After the 2nd flat I felt defeated and just upset that I wasn't in total control. 4 flats in less than 24 hours is not something I'm used to. Maybe 4 flats a year but not in 24 hours. I guess I had been a bit over confident. It had been smooth sailing for the 1st 1,200 miles. After a thorough examination, We think the culprit was a couple tiny shards of metal. Since, I was getting 10-15 miles between flats. Cindi one of the guides pulled a couple of shards out of the tire. They were so tiny. I couldn't see them. The roads have lots of debris and today it was my turn on the bad luck train. 

We met another couple cycling across country but going the opposite direction. They are headed to San Diego. We filled up their water bottles and wished them a safe trip. They were from NewHampshire. He said he had 2 flat's yesterday. They were riding self supported which means they are carrying their gear. Where as I have a van carrying my stuff and a full support team. 💖💖

Tomorrow has a fresh set of downs. 

Fort Davis, Tx to Alpine- I felt like I was riding in a set of a western movie. Vast amounts of open land with very few houses for 25 miles. The scenery was spectacular. Luckily, it was a short day so I could stop and enjoy the day. The roads were a bit rough for the first 7 miles. Then it was just more tarred and chipped roads which can be a bit jarring. 

Got my first flat about 3 miles from our hotel. But as luck would have it several of my riding partners stopped to help and all of a sudden a bike mechanic showed up and finished the job much quicker. I use a tire called gator skin and they are really hard to take off but they are holding up well after 1100 miles. There is a lot of debris and thorns on the road. So, one flat isn't to bad. Several women have had multiple flats. 

Alpine was a pleasant surprise. Quaint town with numerous murals painted on buildings. Seems like a very arties town.  I understand they have a big music festival and an art festival each year. Several coffee shops, restaurants and stores. 
I was able to get a quick haircut from Fred. He is spending Easter with his parents. Said he couldn't cycle to the end of his driveway. He said he doesn't like the new Porsche

Lauren, chef and guide, gave us a tie died craft project to be finished on Easter. I'm sure my artistic ability will come shining through. lol. I said I'm good at math not so at crafts.  😂 🤣

26 miles and 700 feet of climbing. 

Starting week 4. We have completed 3 weeks of riding across the southern tier of the USA. I had hoped to blog every day but unfortunately it's been difficult to keep up. You'd think shoot I'm just riding bike. What's the big deal?  Days seem to fly bye. Our schedule is pretty regimented. Get up, get around, make sure all of your electronics are charged, water bottles are full, make sure your bike is ready then get yourself ready. At the end of the day it takes time to decompress especially after the tougher physically and mentally demanding days. We gather our luggage out of the luggage trailer following us. Sometimes you have to dig through the bags to find yours as yours can get buried in the mounds of luggage. I'll be glad to send my winter riding clothes home to lighten my load. Then we check into a hotel. Shower and get ready for dinner and a map meeting to discuss the next days' ride.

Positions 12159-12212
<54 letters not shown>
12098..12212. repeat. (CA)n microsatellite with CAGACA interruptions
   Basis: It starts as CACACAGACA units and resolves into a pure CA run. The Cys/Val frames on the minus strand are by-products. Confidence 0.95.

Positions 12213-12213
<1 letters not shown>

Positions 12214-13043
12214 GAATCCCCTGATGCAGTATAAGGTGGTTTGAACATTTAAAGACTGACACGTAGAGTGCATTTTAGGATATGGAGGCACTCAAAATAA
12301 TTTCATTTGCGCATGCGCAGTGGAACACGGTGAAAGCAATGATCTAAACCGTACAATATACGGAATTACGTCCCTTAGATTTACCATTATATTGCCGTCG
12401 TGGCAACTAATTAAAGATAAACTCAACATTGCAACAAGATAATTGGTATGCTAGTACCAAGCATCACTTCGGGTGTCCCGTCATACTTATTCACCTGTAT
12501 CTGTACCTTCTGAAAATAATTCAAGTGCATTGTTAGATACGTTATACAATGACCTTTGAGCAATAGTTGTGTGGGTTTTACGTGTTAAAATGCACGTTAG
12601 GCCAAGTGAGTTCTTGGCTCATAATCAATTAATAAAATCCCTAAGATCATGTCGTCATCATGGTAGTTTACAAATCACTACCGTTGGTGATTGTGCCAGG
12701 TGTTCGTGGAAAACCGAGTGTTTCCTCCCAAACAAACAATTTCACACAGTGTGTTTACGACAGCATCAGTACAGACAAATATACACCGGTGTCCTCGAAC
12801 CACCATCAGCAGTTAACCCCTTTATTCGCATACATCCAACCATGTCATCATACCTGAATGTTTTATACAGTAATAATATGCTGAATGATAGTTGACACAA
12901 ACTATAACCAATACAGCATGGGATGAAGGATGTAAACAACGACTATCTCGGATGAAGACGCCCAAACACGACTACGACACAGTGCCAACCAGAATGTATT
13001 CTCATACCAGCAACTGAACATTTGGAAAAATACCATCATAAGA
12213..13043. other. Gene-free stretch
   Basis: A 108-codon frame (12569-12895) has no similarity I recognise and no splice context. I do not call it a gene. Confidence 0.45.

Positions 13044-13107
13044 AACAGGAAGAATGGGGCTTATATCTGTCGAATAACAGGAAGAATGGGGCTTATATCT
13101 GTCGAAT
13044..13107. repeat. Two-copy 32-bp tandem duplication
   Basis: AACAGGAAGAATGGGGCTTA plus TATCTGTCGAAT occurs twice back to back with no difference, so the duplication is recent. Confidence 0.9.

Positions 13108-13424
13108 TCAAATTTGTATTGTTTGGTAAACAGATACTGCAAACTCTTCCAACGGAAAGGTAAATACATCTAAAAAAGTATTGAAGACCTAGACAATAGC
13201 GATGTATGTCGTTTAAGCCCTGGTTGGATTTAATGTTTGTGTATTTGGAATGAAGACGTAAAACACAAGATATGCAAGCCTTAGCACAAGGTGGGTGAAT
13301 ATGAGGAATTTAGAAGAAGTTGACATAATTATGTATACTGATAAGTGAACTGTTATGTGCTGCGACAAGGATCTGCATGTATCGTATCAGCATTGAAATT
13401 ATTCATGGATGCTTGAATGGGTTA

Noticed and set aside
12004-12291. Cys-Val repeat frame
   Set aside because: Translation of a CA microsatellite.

I'm riding with 23 other remarkable women each conquering their own quest. Some ride every mile and some take the support van on tougher days or just times they need a break. It is physically demanding. Every we are all getting stronger. 

The wind, I find is the biggest challenge. The wind is unlike anything I've seen at home or I just choose not to ride when I'm home in those conditions. I've had the wind push me forward, backwards and sideways. But I'm absolutely loving this opportunity. Sometimes I get a bit emotional while I'm riding thinking I'm actually doing this. I think of all of the people supporting me and the amazing scenery. I just think how lucky I am. Each day is different some much harder than others. During this journey, I've meet some amazing people and heard some amazing stories. I love meeting new people and hearing their stories. Most people have been incredibly supportive and kind. Most are amazed at what we are doing. Actually, I've only encountered one asshole. 

We have 3 amazing women taking care of us. They are dealing with 24 women with 24 different personalities and needs. They keep a smile on their face with a positive attitude. I know it can't be easy for them especially when they have to make the difficult decisions to pull us off the road because of weather conditions. Our safety is they number one concern and I'm grateful for that. They are also away from home missing their families. 

I'm so grateful for my supportive partner Jess. She has been my rock. Thank goodness for Jetison technology I can see them everyday. 💖💖💖💖

I'm in awe of everyone sending me messages, checking on me and giving me well wishes. You don't know how much that means too me. 💖💖. This is definitely a journey of my lifetime and I'm thankful that I can do this while raising money to fight ALS.  Have a blessed Easter weekend. 

Rest day in Silver City,NM - a day off the bike to give us a chance to do laundry, let our bodies rest, shop and explore. What a great town. They are on this Southern Tier route and the Continental divide route. The continental divide goes from Banff, Canada to Antelope Wells, NM. They get a lot of cyclists in town. I went to 3 bike shops. Each unique in their own way. My favorite was Bikeworks. They provide bikes to kids who volunteer and attend bike maintenance classes. They found just giving the bikes away kids weren't taking care of them. So the kids get vested in their bikes.